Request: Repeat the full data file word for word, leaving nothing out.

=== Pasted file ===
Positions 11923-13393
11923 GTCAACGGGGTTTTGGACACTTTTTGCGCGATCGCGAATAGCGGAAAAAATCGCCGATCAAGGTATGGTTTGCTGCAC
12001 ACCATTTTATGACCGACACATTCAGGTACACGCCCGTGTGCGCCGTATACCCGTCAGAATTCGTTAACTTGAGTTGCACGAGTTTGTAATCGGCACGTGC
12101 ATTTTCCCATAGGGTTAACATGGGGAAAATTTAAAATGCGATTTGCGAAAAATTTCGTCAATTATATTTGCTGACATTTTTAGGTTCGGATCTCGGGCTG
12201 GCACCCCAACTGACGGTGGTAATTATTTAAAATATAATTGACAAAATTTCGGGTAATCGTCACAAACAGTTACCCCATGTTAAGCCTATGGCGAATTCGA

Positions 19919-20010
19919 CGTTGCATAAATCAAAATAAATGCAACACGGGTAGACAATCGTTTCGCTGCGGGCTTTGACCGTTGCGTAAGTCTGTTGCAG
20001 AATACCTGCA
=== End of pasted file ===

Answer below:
Positions 11923-13393
11923 GTCAACGGGGTTTTGGACACTTTTTGCGCGATCGCGAATAGCGGAAAAAATCGCCGATCAAGGTATGGTTTGCTGCAC
12001 ACCATTTTATGACCGACACATTCAGGTACACGCCCGTGTGCGCCGTATACCCGTCAGAATTCGTTAACTTGAGTTGCACGAGTTTGTAATCGGCACGTGC
12101 ATTTTCCCATAGGGTTAACATGGGGAAAATTTAAAATGCGATTTGCGAAAAATTTCGTCAATTATATTTGCTGACATTTTTAGGTTCGGATCTCGGGCTG
12201 GCACCCCAACTGACGGTGGTAATTATTTAAAATATAATTGACAAAATTTCGGGTAATCGTCACAAACAGTTACCCCATGTTAAGCCTATGGCGAATTCGA

Positions 19919-20010
19919 CGTTGCATAAATCAAAATAAATGCAACACGGGTAGACAATCGTTTCGCTGCGGGCTTTGACCGTTGCGTAAGTCTGTTGCAG
20001 AATACCTGCA